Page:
Vancouver, also partly gutted by injury (missing Ryan Kesler and David Booth is directly correlated to the Canucks’s scarcity of goals), now rides the luxury of a hot start, well in control of the Northwest. The Canucks are, at this juncture, the only Northwest team that would make the playoffs, and are five up on Minnesota, which – even if there are many games to play – gives Vancouver a fairly reasonable shot at, at least, the third seed come May.
It didn’t look good for Vancouver, early on this year, and on Saturday against the Flames. But like the Canucks’s work against the Flames, the team sloughed off an inglorious beginning. An ugly opening night eventually evolved to a 2-2-2 record and five in a row puts Vancouver at 7-2-2, which is by far the best start of the Alain Vigneault era, now in its seventh season.
So even as Vancouver deals with big questions – where is the power play, mired in a 3-for-34 slump – the team has some comfort in the underpinning of a strong start, made possible by often-great goaltending from Cory Schneider and great netminding from Roberto Luongo.
Vancouver was 1-for-5 on the power play Saturday, with Schroeder getting the goal – and it was on an interesting new-look first line power play, the rookie joining the Sedin twins, winger Alex Burrows and just one D-man, Edler. Schroeder played 4:51 on the power play Saturday -- leading all Canucks.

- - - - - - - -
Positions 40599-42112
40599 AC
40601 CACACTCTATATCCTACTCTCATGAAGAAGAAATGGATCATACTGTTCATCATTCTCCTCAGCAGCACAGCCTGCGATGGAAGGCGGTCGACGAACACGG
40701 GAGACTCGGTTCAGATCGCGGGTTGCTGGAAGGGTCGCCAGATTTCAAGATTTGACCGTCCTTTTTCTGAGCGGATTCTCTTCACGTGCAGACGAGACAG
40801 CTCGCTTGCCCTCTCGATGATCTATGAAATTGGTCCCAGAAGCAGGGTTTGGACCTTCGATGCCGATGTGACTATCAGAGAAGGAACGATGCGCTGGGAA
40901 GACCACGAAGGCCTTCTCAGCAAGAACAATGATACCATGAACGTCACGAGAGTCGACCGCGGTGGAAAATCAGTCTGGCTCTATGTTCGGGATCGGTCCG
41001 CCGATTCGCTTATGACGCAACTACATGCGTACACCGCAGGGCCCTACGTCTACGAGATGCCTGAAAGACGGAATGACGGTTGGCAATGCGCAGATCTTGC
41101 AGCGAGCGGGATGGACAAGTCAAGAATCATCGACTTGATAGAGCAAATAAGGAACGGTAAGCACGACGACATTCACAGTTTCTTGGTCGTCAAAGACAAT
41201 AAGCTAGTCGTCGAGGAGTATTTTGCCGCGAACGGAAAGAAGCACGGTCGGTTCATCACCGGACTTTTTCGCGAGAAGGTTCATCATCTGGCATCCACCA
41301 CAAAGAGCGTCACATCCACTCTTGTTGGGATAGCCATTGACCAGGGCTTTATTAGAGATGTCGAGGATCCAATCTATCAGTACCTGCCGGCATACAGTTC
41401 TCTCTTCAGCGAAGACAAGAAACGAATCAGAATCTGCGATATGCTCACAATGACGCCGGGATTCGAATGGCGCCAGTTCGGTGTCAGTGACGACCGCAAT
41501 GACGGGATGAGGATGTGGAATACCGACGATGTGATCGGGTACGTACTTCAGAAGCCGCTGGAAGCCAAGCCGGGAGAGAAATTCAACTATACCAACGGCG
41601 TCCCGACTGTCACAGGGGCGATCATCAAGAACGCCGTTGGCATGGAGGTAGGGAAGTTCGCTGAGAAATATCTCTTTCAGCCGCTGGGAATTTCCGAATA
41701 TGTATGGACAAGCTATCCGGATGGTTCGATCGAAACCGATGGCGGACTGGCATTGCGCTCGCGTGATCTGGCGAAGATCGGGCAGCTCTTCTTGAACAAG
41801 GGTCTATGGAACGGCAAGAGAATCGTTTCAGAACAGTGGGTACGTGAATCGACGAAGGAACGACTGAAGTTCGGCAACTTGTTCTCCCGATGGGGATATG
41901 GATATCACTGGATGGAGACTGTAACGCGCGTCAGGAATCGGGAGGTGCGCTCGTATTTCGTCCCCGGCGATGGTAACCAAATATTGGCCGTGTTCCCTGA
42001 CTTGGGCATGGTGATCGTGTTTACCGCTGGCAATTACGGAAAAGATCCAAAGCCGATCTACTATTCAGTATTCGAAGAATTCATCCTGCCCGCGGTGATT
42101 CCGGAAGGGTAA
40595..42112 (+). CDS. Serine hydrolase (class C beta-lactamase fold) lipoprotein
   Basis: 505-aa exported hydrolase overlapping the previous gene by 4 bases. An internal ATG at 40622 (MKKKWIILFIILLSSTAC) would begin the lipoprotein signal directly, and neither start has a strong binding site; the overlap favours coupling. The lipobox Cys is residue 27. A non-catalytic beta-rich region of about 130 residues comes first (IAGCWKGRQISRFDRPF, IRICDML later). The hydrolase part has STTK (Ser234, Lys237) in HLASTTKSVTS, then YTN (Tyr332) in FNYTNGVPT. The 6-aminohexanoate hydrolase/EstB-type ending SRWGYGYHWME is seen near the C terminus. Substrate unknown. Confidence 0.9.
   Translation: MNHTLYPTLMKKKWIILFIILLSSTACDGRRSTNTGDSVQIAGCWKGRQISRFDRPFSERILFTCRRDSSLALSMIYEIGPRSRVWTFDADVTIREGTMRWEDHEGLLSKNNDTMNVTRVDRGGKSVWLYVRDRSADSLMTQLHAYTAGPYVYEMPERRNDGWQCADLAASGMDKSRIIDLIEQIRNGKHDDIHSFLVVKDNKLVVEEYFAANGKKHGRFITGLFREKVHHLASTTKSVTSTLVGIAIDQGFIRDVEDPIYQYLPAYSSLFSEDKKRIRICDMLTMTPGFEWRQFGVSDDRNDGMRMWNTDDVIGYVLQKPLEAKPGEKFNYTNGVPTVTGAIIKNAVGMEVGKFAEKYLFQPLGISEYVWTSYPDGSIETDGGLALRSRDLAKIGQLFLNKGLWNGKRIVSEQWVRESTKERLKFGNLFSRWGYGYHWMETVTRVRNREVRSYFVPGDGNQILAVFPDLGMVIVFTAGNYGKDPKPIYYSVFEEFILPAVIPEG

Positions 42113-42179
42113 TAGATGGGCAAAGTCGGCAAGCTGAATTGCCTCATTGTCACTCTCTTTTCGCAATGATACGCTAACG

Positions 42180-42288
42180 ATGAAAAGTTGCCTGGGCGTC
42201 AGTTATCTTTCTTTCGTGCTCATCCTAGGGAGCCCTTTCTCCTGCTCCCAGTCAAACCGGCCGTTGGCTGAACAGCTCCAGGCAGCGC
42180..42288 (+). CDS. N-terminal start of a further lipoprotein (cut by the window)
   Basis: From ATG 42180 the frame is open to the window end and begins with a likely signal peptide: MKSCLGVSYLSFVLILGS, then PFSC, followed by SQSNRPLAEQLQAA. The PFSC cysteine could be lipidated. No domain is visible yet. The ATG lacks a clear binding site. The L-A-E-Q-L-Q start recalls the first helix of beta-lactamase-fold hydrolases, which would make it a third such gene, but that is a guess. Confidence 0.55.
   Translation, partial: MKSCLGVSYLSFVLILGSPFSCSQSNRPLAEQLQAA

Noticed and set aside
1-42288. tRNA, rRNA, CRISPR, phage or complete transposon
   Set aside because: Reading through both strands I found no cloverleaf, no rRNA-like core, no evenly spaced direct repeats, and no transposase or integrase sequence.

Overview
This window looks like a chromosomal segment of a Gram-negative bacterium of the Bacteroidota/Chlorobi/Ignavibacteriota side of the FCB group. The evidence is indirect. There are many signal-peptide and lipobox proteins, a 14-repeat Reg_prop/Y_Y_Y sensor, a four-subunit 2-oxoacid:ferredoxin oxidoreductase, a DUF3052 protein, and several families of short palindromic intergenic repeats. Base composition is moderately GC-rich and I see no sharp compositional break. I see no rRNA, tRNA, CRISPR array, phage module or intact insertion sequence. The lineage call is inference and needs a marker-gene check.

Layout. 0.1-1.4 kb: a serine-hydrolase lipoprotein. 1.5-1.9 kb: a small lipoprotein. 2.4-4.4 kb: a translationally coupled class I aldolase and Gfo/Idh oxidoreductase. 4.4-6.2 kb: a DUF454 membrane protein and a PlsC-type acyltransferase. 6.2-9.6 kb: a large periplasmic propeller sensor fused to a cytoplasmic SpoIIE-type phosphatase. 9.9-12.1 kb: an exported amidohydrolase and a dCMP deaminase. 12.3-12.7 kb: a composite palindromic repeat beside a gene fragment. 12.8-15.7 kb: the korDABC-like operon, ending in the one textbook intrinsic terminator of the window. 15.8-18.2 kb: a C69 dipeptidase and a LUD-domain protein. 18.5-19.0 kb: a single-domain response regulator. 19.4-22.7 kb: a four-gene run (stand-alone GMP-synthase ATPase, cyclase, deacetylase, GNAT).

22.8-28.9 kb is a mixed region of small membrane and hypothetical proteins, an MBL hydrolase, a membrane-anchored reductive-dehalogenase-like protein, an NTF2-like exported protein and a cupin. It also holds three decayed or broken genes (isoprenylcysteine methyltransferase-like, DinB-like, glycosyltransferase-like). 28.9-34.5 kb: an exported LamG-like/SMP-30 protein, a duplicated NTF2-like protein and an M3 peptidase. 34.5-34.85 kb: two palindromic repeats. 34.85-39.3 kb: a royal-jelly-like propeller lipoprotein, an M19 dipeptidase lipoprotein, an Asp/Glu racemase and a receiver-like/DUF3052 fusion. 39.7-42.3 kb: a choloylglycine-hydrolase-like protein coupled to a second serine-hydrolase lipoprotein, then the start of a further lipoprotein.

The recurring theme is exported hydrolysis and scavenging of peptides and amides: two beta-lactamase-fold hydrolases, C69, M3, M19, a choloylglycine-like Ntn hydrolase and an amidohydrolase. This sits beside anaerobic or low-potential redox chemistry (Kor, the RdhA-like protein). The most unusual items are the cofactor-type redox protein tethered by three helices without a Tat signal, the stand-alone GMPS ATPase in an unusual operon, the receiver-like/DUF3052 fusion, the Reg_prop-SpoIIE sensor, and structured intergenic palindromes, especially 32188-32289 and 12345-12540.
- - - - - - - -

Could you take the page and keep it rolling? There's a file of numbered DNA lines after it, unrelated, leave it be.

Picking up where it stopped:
“We’re a work in progress,” said Vigneault after the game of the 7-2-2 start, saying there are “a lot of positives,” concluding: “I’m confident it’s going to get better.”
On Saturday, Schneider was a difference-maker, again, stopping 33 of 34 shots. If one is to exclude his terrible play on opening night – five goals on 14 shots – Schneider’s save-percentage for the season has now climbed to 0.947, which is better than Luongo at 0.940. Saturday also marked Schneider’s sixth start of the year, compared with Luongo’s five. (Including his immolation against Anaheim, Schneider’s save-percentage is 0.921.) As The Globe has previously reported, a platoon is likely the situation for the two netminders, amid Vigneault’s joking about coin flipping, rather than Schneider standing as the obvious and decisive No. 1 (unless, say, he goes on a crazy run of incredible play).
Schneider said he was happy to get back-to-back starts and noted both he and Luongo are riding strong rhythms.
“Everyone’s happy when you’re winning games,” he said, deflecting a question of the question of his definite status as No. 1 goaltender.
On the scoring front, the Canucks have to be buoyed by the outburst of scoring in the past two games, especially since the Sedins are nowhere men with their slowest scoring start in nearly a decade. As noted, missing Kesler – who odds-are won’t be back any time soon – especially hurts the Sedins, who are marked men for other team’s top lines, players that Kesler would normally battle. But in the absence of the Canucks’s biggest names on the scoresheet, goals have come from basically everyone: in the past six games, 13 Canucks have scored 18 goals. That, combined with two great goaltenders, has put Vancouver on a course for its fifth consecutive division title, as Calgary is staring at the ignominy of missing the playoffs for the fourth straight year.